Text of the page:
AUG 06, 2016 9:31 AM PDT

The Nutritional Value Behind the Lychee Fruit

WRITTEN BY: Julianne Chiaet
via flickr
As I sat at my dining room table eating an entire bag of lychees with my girlfriends, I began to question whether or not I could excuse my late-night snacking because of how potentially nutritious the fruit could be. After all, I'm all too familiar with the indisputably negative effects of eating late at night

Sure, the crazy high levels of natural sugars in the fruit don't leave much room for excuses; there are about 29 grams of sugar in just one cup of lychees. However, in my defense, I now know for certain that lychees are highly nutritious. 

A lychee is a small and sweet fruit found mostly in South Asia. Its fragrant juicy flesh is protected by a thin rough shell. Just one of these small fruits contain about 11 percent of the daily recommended dose of vitamin C, based on a 2000 calorie diet. Vitamin C strengthens the immune system and helps protect that body against foreign invaders and illnesses. The vitamin is water soluble and thus can’t be stored in the body; so it's important to have a constant intake of it. 

Lychees are filled with additional antioxidants, including vitamin B complex, the bioflavonoid rutin, and phytonutrient flavonoids. Antioxidants inhibit the ultimately-damaging process of oxidation, according to the Journal of Biological Chemistry. Oxidation causes oxygen molecules to split into free radicals. The process can cause premature aging, which is associated with deteriorating bone density, an increased risk of developing an illness, and wrinkles. 

The fruit also contains high amounts of fiber. According to a 2010 study published in the Open Access Human Nutrition Journal, “epidemiological and clinical studies demonstrate that intake of dietary fiber and whole grain is inversely related to obesity, type two diabetes, cancer and cardiovascular disease (CVD)."

The fruit has a relatively short season; only about six weeks in the summer. They’re difficult to find in American markets and can be daunting to eat if you’ve never tackled the task before.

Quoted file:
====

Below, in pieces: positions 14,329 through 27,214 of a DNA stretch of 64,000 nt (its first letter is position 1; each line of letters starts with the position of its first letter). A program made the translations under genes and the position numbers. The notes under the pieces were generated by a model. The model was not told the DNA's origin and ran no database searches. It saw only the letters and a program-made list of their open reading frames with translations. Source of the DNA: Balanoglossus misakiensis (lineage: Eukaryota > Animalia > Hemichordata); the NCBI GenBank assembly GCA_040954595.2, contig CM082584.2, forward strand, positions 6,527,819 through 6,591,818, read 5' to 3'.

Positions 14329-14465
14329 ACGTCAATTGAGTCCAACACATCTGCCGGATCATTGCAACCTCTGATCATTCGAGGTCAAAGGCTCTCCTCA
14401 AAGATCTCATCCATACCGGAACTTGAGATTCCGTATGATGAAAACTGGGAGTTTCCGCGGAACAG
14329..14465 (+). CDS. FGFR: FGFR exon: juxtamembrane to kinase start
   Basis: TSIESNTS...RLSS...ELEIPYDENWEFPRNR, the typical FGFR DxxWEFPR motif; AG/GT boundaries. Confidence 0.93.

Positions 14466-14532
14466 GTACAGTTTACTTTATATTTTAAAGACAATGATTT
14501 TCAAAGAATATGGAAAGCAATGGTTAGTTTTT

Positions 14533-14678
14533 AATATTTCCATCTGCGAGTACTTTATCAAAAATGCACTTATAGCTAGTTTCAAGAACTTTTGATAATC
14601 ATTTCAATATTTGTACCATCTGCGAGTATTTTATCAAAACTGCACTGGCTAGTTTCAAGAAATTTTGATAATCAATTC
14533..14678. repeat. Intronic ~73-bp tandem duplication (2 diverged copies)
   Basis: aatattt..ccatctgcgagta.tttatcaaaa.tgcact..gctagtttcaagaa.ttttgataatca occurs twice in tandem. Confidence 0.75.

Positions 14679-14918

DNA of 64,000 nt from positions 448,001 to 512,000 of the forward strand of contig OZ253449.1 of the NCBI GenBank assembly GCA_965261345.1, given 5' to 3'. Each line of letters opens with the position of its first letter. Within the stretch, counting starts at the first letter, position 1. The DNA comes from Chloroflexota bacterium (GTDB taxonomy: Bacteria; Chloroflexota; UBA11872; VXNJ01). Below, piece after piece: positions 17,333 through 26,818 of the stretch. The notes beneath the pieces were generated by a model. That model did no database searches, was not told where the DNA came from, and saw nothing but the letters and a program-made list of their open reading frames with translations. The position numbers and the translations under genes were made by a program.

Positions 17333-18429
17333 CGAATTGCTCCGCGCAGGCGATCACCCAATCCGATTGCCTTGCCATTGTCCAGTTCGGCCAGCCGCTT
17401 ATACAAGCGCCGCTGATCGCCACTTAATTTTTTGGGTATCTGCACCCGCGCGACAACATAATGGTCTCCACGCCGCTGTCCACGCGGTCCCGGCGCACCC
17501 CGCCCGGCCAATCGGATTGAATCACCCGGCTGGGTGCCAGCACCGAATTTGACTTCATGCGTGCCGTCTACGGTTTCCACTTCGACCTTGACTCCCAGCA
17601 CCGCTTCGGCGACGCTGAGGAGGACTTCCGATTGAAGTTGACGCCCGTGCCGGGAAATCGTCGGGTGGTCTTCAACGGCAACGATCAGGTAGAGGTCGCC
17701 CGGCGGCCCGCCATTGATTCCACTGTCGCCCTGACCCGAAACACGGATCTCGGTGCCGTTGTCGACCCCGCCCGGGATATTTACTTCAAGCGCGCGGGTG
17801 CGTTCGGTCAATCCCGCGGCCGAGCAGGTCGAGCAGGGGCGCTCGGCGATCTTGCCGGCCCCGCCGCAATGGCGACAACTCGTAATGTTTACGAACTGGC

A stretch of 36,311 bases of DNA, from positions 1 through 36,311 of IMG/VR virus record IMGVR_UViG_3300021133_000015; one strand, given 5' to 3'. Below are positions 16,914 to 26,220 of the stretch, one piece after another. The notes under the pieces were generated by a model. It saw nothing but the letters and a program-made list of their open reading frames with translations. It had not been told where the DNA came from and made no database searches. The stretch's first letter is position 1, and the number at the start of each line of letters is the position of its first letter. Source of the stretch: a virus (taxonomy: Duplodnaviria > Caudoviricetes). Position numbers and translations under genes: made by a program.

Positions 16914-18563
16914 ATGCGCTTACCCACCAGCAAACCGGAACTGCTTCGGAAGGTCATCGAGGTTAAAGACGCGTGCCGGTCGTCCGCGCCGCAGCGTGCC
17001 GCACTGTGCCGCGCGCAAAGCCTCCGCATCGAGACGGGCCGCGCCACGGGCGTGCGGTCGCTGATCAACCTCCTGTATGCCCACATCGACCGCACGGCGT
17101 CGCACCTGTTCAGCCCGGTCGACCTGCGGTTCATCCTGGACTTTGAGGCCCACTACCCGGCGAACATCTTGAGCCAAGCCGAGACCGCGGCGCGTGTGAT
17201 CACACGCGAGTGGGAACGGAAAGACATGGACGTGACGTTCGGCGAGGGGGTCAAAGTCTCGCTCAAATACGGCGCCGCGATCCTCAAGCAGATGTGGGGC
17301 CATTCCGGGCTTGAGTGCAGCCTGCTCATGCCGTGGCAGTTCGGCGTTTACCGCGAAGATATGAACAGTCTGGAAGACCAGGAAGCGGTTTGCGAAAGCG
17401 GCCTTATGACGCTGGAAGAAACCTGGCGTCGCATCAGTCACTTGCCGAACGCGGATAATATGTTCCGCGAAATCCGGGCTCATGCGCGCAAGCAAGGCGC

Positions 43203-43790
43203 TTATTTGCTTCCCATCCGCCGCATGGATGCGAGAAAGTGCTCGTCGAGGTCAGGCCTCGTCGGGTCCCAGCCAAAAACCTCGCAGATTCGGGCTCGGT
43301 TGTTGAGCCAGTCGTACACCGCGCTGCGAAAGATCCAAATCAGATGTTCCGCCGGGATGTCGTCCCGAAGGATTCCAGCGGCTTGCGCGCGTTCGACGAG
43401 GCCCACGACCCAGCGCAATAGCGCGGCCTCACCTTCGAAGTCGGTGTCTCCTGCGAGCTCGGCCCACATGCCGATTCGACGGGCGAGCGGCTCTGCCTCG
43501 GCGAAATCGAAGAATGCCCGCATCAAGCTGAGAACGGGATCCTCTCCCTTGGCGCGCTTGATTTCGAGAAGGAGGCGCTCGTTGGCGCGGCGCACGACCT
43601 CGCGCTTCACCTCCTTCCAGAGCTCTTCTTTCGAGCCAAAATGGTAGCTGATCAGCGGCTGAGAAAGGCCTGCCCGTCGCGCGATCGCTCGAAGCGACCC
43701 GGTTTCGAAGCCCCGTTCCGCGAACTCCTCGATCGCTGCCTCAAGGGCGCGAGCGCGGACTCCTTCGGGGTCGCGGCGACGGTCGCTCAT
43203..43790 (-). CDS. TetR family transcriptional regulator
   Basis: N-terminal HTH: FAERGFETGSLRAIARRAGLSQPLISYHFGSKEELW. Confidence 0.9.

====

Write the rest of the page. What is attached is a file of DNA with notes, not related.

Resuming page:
That said, in my humble opinion, they’re totally worth the hassle. 

Sources: The Journal of Biological ChemistryOpen Access Human Nutrition Journal, Lychees Online
 
About the Author
  • Julianne (@JuliChiaet) covers health and medicine for LabRoots. Her work has been published in The Daily Beast, Scientific American, and MailOnline. While primarily a science journalist, she has also covered culture and Japanese organized crime. She is the New York Board Representative for the Asian American Journalists Association (AAJA). • To read more of her writing, or to send her a message, go to Jchiaet.com
You May Also Like
SEP 27, 2020
Microbiology
New Insight Into An Old Bacterial Pathogen
SEP 27, 2020
New Insight Into An Old Bacterial Pathogen
There are many different strains of Escherichia coli bacteria, some of which live harmlessly in the human gut. But some ...
OCT 08, 2020
Immunology
Air Pollution Particles Detected in the Placenta, Immune Cells Mop Them Up
OCT 08, 2020
Air Pollution Particles Detected in the Placenta, Immune Cells Mop Them Up
Tiny, black particles much like those found in polluted air have been found in the placentas of pregnant women, as repor ...
OCT 05, 2020
Earth & The Environment
The rising concern of aerosol particles
OCT 05, 2020
The rising concern of aerosol particles
A study from Colorado State University scientists provides insight into the resiliency of aerosol particles, particles f ...
OCT 09, 2020
Cannabis Sciences
Older Adults Use Cannabis for Common Health Problems
OCT 09, 2020
Older Adults Use Cannabis for Common Health Problems
Researchers from the University of California San Diego have found that older adults tend to use cannabis for medical pu ...
OCT 16, 2020
Drug Discovery & Development
FDA Warns Against NSAIDs After Week 20 of Pregnancy
OCT 16, 2020
FDA Warns Against NSAIDs After Week 20 of Pregnancy
The US Food and Drug Administration (FDA) has warned against using nonsteroidal anti-inflammatory drugs (NSAIDs) from 20 ...
OCT 18, 2020
Cardiology
Many Heart Disease Deaths Are Preventable With Diet Improvements
OCT 18, 2020
Many Heart Disease Deaths Are Preventable With Diet Improvements
New research has suggested that over two-thirds of heart disease cases around the world are preventable with improvement ...
Loading Comments...